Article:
I don't think you should feel embarrassed at all because positive illness rep in books is not something that truly gets discussed enough and unless you have first hand experience of living with chronic illness like I do then there's a lot that you can miss out on. Like I myself have missed things in the best especially re mental health issues because I just fall for the cheesy romance plot. But I think it's just through more discussion of books like these ones I mentioned that we all can inform ourselves better. I don't feel mad or aggrieved by the authors that have written the books in this post that I have termed problematic because they didn't set out to be harmful. They all set out to write moving stories and I respect that greatly. But by more honest and open discourse we can encourage both them and readers to think a little differently in future :)))))


  15. Thank you so much for writing an insightful post! Revealing this to your readers can be such a nerve wracking thing, but I feel like this post was so important. Thank you for writing this post. You have people supporting you in all that you do❤️

    Liked by 1 person

    1. Jess you have no idea how much your words mean to me. I was so nervous to post this but I feel so much support from you and others that have made me feel I am doing the right thing in becoming part of the narrative on books with illness rep. Thank you so much for your kindness <333 :)))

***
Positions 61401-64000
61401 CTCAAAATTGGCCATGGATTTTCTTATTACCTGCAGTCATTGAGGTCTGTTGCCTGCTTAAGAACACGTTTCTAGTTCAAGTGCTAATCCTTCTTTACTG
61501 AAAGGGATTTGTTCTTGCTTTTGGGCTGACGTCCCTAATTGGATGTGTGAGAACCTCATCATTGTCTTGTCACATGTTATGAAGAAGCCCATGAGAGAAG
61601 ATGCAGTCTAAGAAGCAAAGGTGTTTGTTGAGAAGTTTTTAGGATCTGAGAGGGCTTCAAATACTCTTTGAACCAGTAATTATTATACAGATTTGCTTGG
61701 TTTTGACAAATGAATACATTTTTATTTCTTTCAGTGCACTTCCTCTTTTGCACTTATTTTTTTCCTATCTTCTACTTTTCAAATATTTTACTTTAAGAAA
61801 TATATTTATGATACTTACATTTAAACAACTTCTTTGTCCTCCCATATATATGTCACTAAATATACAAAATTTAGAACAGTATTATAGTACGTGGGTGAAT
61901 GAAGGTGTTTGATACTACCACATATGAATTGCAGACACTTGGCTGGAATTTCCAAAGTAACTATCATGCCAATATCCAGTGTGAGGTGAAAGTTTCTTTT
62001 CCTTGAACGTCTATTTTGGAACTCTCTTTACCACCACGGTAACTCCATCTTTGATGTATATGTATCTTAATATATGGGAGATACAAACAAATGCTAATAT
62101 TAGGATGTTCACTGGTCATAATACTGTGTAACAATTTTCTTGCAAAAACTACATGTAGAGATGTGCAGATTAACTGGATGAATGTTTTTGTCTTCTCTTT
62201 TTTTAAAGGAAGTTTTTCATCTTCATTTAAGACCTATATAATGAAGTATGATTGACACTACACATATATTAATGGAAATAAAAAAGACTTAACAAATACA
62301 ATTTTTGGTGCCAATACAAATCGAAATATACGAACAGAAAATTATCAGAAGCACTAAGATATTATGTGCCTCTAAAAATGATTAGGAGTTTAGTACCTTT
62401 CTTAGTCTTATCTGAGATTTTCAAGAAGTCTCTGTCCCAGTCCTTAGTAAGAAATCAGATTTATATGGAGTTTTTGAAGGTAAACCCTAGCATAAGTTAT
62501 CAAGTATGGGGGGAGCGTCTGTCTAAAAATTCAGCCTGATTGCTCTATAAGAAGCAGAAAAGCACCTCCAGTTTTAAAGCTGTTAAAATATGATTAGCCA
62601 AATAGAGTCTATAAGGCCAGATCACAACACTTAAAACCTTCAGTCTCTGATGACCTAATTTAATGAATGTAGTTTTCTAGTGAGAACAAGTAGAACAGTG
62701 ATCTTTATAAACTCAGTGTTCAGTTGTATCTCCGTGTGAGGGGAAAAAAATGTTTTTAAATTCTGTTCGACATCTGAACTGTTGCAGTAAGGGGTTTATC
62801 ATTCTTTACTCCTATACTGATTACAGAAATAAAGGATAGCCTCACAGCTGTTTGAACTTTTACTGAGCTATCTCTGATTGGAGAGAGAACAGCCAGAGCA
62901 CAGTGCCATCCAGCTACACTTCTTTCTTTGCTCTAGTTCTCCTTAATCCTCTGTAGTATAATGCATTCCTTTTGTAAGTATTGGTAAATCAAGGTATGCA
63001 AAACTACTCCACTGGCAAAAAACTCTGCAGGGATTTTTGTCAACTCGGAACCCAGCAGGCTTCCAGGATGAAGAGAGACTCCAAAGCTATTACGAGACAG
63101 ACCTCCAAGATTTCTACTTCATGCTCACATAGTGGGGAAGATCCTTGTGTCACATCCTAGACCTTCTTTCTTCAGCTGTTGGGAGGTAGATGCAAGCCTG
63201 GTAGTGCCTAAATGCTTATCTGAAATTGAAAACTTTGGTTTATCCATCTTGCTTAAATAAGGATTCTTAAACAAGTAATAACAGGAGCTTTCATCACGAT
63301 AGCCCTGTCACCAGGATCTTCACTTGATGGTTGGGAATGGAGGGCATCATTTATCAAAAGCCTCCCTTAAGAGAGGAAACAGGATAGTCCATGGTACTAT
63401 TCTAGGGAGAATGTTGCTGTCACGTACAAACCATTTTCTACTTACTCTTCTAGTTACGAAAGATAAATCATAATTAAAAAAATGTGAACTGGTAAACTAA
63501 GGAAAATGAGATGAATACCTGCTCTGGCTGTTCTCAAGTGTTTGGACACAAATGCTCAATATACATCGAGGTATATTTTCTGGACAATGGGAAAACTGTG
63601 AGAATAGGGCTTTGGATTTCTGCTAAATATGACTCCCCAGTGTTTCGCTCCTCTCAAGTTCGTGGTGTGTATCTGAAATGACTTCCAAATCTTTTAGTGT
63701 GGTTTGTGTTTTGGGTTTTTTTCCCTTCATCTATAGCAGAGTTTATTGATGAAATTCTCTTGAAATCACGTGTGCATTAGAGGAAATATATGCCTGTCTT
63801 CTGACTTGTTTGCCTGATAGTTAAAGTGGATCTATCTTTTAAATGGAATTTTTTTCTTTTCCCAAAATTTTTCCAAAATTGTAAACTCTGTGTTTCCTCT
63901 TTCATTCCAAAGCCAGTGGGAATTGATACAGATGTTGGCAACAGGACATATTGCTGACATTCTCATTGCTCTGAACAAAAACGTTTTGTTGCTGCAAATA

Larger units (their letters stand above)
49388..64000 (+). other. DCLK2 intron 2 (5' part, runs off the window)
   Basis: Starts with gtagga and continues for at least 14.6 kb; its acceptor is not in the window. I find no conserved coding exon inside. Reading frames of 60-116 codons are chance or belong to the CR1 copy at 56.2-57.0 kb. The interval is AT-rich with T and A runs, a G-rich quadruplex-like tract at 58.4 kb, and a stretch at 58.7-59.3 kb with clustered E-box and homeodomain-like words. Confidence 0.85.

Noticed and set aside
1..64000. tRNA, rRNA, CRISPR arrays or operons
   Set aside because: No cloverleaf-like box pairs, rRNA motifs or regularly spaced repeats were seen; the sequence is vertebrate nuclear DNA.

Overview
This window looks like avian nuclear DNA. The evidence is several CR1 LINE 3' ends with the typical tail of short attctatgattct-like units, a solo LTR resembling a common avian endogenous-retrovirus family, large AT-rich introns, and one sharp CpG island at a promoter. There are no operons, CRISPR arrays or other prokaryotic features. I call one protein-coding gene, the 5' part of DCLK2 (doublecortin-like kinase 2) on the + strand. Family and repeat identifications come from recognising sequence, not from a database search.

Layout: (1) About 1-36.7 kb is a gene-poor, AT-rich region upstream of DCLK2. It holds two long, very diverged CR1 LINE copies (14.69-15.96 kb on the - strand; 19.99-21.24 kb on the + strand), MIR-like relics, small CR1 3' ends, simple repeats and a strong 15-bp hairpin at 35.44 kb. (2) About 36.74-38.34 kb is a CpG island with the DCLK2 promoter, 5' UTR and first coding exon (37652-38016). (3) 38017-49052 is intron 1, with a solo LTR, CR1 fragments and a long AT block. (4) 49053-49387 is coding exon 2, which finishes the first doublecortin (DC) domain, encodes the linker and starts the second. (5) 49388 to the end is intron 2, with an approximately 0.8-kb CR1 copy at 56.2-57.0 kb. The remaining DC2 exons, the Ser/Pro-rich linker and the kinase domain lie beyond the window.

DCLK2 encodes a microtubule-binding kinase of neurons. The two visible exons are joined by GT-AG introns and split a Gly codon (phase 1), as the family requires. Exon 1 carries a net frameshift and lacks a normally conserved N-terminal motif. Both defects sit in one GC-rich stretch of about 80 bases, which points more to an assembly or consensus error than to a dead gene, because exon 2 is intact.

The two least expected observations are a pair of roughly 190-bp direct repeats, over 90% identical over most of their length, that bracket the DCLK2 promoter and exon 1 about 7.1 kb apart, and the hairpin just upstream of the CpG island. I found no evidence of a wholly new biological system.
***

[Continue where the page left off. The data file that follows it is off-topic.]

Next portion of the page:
Liked by 1 person

  16. What an awesome post! It’s really powerful to hear your thoughts and experiences, so thank you so much for sharing your perspective and also such thoughtful analysis. You do such a great job of laying out why some books are problematic and others are effective.

    I took some college classes in illness in literature and art, and some of the highlights that we read came out of the 1980s and HIV epidemic. Particularly The Normal Heart and Angels in America are really compelling works. They were also powerful advocacy pieces and put a spotlight on the disease when it was not being widely researched. Obviously this was more of an acute illness when these plays were written, though, so quite unlike the chronic illness experience, I imagine.

    Thanks again for sharing!

    Liked by 1 person

    1. I am overwhelmed by all the wonderful support I am receiving. A million thank yous. It wasn’t easy to write this post as it is something that I am so deeply affected by but I feel so much positivity from berthing commenting that I am now so glad I got over my nerves and posted.

      I have seen the tv adaptation of Angels in America, a wonderful piece definitely. And agree with you that stories like that are so important to be highlighted and told.

      Thank you again for your kind words. They truly mean so much <333 :)))

      Liked by 1 person

  17. Thank you for this post, I feel for you so much on this topic. There are way too many instances in books where both physical and mental illness gets erased or magically cured by the end of the book and it hurts. In real life the bad stuff doesn’t just go away, most of us have to deal with these things for the rest of our lives. There are so, so many people in my life who are chronically ill or disabled and I wish that there were more accurate representations of that in media. I think it’s so important to talk about stuff like this so thank you again for posting this!